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Since 1st March, 1999
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Whiff of poison prompts forest letter

Siliguri, July 31: The forest department has asked the tea garden owners of north Bengal not to use pesticides in their plantations after post-mortem reports suggested that three female elephants had died of poisoning in Mahananda Wildlife Sanctuary. The bodies of the elephants were found near Simulbari Tea Estate at Khuklong on July 18 and 19.

In the letter written to the tea planters’ associations of the region, the chief conservator of forests (wildlife, north Bengal), N.C. Bahuguna, said pesticides and weedicides were hazardous to humans and animals alike.

The missive dated July 21 reads: “…..the source of poisoning is being investigated from all possible angles. However, it has come to the knowledge of the officer and staff of wildlife-I division that weed and pest control in Simulbari tea garden was being taken up and that some garden workers who were applying the chemicals were hospitalised by the effect of the chemicals used for spraying of the pesticide and weedicide...”.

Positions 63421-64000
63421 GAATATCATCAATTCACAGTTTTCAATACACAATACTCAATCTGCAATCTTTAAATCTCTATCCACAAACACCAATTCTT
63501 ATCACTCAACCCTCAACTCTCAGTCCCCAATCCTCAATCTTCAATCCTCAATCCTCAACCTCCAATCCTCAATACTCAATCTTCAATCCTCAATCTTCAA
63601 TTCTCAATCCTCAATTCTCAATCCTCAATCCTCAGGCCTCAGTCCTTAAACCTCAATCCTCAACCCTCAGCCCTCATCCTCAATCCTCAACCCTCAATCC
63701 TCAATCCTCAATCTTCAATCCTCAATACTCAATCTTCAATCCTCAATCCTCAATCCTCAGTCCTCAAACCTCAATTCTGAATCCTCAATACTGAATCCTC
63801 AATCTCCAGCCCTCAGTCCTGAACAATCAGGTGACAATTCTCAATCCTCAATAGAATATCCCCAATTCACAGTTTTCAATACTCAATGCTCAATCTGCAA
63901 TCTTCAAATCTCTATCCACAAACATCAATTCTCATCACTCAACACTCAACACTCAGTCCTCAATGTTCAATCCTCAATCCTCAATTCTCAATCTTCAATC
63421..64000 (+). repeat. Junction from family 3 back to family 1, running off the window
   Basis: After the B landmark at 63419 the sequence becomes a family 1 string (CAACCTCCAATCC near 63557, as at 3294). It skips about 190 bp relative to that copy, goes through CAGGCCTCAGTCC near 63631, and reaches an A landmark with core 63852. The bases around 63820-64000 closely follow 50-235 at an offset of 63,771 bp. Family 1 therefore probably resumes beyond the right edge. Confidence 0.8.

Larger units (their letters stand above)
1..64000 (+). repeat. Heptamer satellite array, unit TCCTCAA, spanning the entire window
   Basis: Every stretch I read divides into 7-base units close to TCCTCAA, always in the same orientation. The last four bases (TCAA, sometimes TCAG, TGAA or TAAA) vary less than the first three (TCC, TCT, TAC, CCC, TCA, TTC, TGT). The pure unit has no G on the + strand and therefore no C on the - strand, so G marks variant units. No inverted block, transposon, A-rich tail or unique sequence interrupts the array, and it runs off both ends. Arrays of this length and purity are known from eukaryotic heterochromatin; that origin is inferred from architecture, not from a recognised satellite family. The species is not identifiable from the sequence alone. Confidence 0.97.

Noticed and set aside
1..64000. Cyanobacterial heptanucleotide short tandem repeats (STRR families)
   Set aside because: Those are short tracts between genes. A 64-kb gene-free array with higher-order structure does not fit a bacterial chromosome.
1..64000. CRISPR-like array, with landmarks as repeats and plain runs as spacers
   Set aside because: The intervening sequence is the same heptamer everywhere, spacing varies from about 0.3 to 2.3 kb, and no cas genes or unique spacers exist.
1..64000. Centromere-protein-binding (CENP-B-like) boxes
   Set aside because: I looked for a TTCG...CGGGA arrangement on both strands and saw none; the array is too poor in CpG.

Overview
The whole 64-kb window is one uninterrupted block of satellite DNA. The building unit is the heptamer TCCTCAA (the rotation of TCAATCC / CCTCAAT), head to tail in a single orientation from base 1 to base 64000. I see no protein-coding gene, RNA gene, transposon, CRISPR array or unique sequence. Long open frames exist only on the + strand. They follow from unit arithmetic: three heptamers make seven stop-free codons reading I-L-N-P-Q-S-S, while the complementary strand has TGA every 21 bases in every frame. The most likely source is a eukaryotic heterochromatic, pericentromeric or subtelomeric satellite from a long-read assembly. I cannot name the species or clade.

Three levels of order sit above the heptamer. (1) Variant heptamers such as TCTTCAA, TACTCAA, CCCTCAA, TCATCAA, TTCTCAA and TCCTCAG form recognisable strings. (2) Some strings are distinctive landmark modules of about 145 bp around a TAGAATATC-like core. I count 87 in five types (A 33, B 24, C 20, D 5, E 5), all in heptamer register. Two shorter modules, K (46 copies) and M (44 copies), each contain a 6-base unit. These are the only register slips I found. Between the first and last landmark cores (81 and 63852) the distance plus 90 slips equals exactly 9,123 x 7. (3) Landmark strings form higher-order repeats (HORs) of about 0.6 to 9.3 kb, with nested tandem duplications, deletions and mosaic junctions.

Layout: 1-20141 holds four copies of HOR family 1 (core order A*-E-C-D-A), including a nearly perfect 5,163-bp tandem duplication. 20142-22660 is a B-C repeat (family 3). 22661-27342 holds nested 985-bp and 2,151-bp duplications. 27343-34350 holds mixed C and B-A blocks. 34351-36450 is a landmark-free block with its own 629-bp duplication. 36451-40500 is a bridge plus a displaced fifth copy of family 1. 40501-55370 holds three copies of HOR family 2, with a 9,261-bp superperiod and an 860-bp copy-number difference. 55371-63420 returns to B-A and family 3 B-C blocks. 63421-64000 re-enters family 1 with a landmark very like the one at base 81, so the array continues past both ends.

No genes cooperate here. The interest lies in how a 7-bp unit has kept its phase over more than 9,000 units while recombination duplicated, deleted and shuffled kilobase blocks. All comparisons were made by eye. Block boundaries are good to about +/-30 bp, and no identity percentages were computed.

The foresters, who came across this information, suspect that the elephants, which had intruded into the tea estate close to the reserve forest, consumed water or fodder mixed with pesticide and died.

“We are awaiting the reports of viscera tests from Calcutta for a final conclusion,” said a senior forest officer. “As the post-mortems hinted that the pachyderms had died because of poisoning, we have initiated precautionary steps like writing to the planters’ associations and campaigning in the gardens with an aim to avoid the recurrence of such incidents.”

Representatives of wildlife NGOs also hold similar opinions. “There are high chances of elephants consuming water, contaminated with pesticides, in the estates,” said Animesh Bose, the programme co-ordinator of Siliguri-based Himalayan Nature and Adventure Foundation.

“That the deaths of the three elephants had almost synchronised with the illness of some workers, who were spraying pesticides in the plantations, points to poisoning being the cause of the tragedy,” said Bose. “So, it is imperative that the planters refrain from anything which may harm humans and animals.”

According to the guards, at least 70 tea gardens in the region are located close to reserve forests and the elephant corridor, spreading from Mechi on the Indo-Nepal border to Sankosh on Indo-Bhutan border.

The garden owners, on their part, assured the foresters of co-operation, but wanted to know from Bahuguna the steps his department had taken to stop elephants from foraying into the plantations.

“The forest department should inform us about the steps it has taken to keep wild elephants away from gardens. We are ready to co-operate on the pesticide issue and have already circulated the letter to our members,” said N.K. Basu, the principal adviser to the Indian Tea Planters’ Association.

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